It was a different era in our country and we hadn't yet become aware as a nation of the harmful effects of our insensitivity.  In fact, during the same time frame First Lady Mamie Eisenhower did her part to combat segregation.  She invited African American children to the White House for the annual Easter Egg Roll and accepted an honorary membership in the National Council of Negro Women.

I'm sorry this particular school librarian doesn't like the Dr. Seuss books.  I never liked them either because the rhyming made me insane!  But my sons loved them.  My nephew liked them so much, that his mother once made him green eggs and ham as a surprise.  However, since The Cat in the Hat was published in 1957, it is not only an international bestseller but also a classic children's book.  It is such a classic that Random House Publishers released a 50 year edition in 2007.  I doubt that too many people didn't have this book at home at some point in the last 60 years.  Mrs. Trump may have grown up with these books since she wasn't born until 1970.  She donated these classics because these were books she had read to her own son.  It's a lovely legacy.  So what's the problem?  Nothing except that a narrow minded person decided that she didn't like the person the gift was coming from and so she decided to turn this into a political debate.  Not nice and especially not nice coming from someone who has a daily influence on young children.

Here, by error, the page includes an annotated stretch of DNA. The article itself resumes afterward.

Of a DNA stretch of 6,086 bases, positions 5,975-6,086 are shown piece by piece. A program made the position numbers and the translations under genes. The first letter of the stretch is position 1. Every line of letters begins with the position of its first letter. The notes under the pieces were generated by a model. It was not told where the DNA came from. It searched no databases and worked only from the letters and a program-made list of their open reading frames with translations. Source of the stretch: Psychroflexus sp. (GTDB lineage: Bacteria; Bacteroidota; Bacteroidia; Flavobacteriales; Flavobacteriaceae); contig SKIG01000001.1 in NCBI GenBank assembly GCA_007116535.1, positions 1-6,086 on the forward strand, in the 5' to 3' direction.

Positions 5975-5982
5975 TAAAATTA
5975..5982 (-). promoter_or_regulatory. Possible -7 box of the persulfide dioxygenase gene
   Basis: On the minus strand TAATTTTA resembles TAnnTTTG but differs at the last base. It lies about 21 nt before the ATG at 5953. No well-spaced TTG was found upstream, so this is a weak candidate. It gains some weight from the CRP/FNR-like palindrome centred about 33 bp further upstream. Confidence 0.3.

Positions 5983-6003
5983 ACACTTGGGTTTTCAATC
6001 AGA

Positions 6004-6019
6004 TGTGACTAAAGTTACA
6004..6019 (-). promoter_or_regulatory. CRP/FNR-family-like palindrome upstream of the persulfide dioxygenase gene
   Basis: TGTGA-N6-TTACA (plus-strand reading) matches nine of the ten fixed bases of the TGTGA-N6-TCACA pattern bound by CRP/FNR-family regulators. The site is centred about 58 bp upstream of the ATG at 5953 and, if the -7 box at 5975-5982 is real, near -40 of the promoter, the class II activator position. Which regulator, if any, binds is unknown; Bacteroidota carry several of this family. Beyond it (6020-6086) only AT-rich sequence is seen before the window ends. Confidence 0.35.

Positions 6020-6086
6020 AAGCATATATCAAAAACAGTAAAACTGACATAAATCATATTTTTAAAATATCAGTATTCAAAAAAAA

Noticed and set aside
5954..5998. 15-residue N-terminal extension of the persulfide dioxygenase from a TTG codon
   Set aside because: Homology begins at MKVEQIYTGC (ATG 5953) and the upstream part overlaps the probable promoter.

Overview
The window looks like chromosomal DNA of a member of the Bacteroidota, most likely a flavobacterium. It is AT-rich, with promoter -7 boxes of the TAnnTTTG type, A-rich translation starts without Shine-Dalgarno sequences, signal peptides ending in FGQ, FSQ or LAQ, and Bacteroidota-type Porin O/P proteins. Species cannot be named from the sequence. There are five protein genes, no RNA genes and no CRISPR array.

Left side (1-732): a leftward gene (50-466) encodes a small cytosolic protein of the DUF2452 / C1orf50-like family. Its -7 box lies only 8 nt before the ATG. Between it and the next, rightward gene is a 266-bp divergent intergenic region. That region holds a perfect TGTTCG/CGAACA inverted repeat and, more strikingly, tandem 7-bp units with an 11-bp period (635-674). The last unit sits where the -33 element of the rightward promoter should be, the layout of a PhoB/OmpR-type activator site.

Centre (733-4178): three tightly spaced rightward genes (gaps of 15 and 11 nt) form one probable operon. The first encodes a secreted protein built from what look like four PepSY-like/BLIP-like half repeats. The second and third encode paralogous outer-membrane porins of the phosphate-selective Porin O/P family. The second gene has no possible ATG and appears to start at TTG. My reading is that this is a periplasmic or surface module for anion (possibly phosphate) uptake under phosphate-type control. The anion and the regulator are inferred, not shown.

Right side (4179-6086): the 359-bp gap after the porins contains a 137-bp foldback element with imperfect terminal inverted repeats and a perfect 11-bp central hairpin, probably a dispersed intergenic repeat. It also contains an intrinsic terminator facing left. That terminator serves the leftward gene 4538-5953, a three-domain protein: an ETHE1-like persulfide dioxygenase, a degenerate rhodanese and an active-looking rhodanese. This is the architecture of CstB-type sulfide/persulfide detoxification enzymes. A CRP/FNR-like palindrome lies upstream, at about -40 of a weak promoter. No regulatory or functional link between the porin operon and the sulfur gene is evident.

Ms. Soeiro went on to say that her school district has plenty of resources and that the books should have been donated to an "underfunded and underprivileged community."  Perhaps this librarian should go to her local library and borrow a book on etiquette.  I'm sure she could find a section on how to accept a gift gracefully.      

I'm gratified to see that the school administrators in the librarian's school district do not support what she did.  She not only refused the gift and insulted the First Lady, but she also single handedly decided that certain books weren't up to her standards.  I didn't think librarians were the ones who would want to ban books.  Liz Phipps Soeiro, your elitism is showing and it's not very attractive.